Support the Café
Search our site

Redemption by repetition

Redemption by repetition

By Bonnie Anderson and Dan Webster

Live. Die. Repeat. Is that the story of Jesus in our church’s liturgical calendar?

98px-Edge_of_Tomorrow_Poster.jpgNo. It’s the marketing slogan on the one-sheet for “Edge of Tomorrow,” another Hollywood shoot ‘em up, blood spattering 3D (and 2D), and wildly loud film that released June 6.

That it opened on the 70th anniversary of the D-Day invasion was likely no accident. The battle in “Edge” is also an invasion on the beaches of France against slithery, tentacled creatures from outer space that spit fire bombs. The images are reminiscent of those from Normandy in WWII with its overwhelming casualties.

Like Bill Murray in the 1993 comedy “Groundhog Day,” Major Cage (Tom Cruise) finds himself in a time loop repeating the same day (and many of the same lines) again and again in this sci-fi/action flick.

Screenwriter Christopher McQuarrie, intentionally or not, has interspersed a very subtle message of renewal and salvation into the film. Or he’s put on the big screen what happens in a violent video game that keeps taking you to deeper levels.

But unlike the insidious and elusive evil that slithers through today’s real world, the forces of evil in the film, called “mimics,” are right in your face with their slimy but glittering, tentacles (Even mimics wear Bling in Hollywood).

As Cage and the misfit J squad soldiers, dressed up like Robo Cop wannabes, train for the fight against the mimics they are “evangelized” as their Kentucky drill sergeant yells, “All men truly share the same rank. Through readiness and discipline we are masters of our fate. Tomorrow morning you will be baptized. Born again.” This mantra could capture a wide audience of Buddhists, Christians and perhaps even the “spiritual but not religious.”

Redemption and baptism appear only in the context of a military battle and only on this earthly plain. If there is any solution to the threat to humanity it will only come from technology, science or another explosion.

That’s a popular belief in our society. There seems to be no room for God or a spiritual side. Those who have the most weapons, the most trained fighters, regardless of their motive, will come out on top. That’s how the world works. Could that be changing?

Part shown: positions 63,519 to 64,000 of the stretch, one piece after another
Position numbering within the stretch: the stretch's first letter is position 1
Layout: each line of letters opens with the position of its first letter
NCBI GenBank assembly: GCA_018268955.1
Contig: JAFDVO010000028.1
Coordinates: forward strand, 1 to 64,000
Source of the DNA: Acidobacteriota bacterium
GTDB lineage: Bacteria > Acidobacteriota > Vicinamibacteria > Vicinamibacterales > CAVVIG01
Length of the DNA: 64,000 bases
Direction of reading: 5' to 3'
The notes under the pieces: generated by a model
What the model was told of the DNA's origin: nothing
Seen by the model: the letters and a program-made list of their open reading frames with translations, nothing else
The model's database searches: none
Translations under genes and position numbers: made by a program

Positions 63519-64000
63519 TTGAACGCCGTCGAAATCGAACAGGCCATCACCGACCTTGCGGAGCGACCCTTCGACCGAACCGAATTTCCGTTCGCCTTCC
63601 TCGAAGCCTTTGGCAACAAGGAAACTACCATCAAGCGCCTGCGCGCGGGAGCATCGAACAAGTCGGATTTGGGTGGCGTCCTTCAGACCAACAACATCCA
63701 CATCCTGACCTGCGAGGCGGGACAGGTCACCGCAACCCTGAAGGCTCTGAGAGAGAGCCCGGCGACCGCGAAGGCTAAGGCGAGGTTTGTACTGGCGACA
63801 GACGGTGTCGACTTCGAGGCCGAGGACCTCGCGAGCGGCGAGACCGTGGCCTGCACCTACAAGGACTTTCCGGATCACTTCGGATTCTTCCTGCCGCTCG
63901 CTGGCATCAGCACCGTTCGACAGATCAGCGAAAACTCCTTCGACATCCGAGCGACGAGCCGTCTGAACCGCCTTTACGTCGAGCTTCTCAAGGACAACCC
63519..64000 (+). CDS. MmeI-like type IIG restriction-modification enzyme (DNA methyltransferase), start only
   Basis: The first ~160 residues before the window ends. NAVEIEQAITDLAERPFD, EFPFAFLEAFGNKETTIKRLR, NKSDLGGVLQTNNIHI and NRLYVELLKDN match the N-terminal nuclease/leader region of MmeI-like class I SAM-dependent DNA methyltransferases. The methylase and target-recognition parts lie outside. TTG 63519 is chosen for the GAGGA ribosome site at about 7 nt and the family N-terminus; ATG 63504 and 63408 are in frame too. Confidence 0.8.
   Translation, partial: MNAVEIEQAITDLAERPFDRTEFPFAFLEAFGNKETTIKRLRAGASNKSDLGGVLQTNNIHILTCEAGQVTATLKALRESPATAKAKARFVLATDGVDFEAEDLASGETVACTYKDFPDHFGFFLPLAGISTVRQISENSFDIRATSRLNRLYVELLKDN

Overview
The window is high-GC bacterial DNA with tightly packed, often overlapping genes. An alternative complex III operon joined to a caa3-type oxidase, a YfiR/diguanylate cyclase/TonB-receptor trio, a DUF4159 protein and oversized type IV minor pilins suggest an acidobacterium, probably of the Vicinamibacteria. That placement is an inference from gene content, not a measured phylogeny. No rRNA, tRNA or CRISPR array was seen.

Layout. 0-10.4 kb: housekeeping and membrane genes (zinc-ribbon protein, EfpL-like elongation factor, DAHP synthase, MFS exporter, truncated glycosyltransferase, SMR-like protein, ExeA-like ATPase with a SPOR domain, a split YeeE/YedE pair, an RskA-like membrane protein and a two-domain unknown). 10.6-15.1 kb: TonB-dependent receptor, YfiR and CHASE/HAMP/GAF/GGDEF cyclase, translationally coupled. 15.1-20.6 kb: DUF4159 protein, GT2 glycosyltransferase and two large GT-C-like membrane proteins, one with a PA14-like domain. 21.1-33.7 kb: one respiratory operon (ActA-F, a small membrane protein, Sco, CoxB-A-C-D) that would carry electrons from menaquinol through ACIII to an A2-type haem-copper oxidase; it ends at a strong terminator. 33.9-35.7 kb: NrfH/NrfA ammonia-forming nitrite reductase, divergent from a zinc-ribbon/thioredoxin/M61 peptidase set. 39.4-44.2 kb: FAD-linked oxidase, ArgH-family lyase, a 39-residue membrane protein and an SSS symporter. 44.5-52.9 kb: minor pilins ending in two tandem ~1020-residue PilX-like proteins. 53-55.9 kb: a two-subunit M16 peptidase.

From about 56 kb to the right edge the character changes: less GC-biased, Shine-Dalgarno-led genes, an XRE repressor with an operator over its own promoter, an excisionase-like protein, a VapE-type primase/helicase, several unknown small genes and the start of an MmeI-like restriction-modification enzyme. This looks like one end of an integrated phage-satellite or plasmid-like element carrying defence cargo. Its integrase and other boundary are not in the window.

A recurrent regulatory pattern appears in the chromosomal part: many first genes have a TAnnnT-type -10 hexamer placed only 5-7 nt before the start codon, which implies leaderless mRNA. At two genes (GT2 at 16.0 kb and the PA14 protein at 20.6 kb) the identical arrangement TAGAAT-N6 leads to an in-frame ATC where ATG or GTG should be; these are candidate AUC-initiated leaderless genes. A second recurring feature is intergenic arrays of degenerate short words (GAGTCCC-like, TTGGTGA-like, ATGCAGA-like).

In the beloved community we’re told love overcomes death, estrangement and alienation. Maybe there was good news from the box office receipts on opening weekend. “Edge” finished third behind “The Fault in Our Stars,” a story about love being stronger than death. But, by the third week, “Edge” was drawing more than “Fault.” The audience appetite seemed to shift for another Hollywood formula movie that glorifies the military, righteous violence (or “might makes right”) and defines gender equality as women acting like men. It took nine weeks for “Edge” to drop out of the top ten box office draws.

After big bombs, blow-ups, screeching mimics and repeated deaths and wake ups for Cage (and some of the filmgoers), and Rita (Emily Blunt), the Angel of Verdun, a symbol of hope, leads Cage and the rag tag J Squad into battle to deliver the final zap to the Omega mimic and conquer evil once and for all.

It is no mere baptismal font for Cage’s final death and new life scene. He takes the full immersion option and dives deep into the clear water dwelling to destroy the “Omega” mimic and save the world.

Right there the power of death is defeated and the newly baptized is reborn for the last time into a safer, saved world. Ahhhh.

“All things come of Thee,” even in Hollywood.

Bonnie Anderson is a lay leader (senior warden) at All Saints Episcopal Church, Ponitiac, MI and past president of the Episcopal Church General Convention’s House of Deputies. Dan Webster is a priest in the Episcopal Diocese of Maryland and a former broadcast news executive.

“Edge of Tomorrow Poster” by May be found at the following website: IMP Awards. Licensed under Fair use of copyrighted material in the context of Edge of Tomorrow (film) via Wikipedia

Dislike (0)
Facebooktwitterpinterestlinkedinmail

Café Comments?

Our comment policy requires that you use your real first and last names and provide an email address (your email will not be published). Comments that use non-PG rated language, include personal attacks, that are not provable as fact or that we deem in any way to be counter to our mission of fostering respectful dialogue will not be posted.

Facebooktwitterrss
Support the Café
Past Posts
2020_001

The Episcopal Café seeks to be an independent voice, reporting and reflecting on the Episcopal Church and the Anglican tradition.  The Café is not a platform of advocacy, but it does aim to tell the story of the church from the perspective of Progressive Christianity.  Our collective sympathy, as the Café, lies with the project of widening the circle of inclusion within the church and empowering all the baptized for the role to which they have been called as followers of Christ.

The opinions expressed at the Café are those of individual contributors, and, unless otherwise noted, should not be interpreted as official statements of a parish, diocese or other organization. The art and articles that appear here remain the property of their creators.

All Content  © 2017 Episcopal Café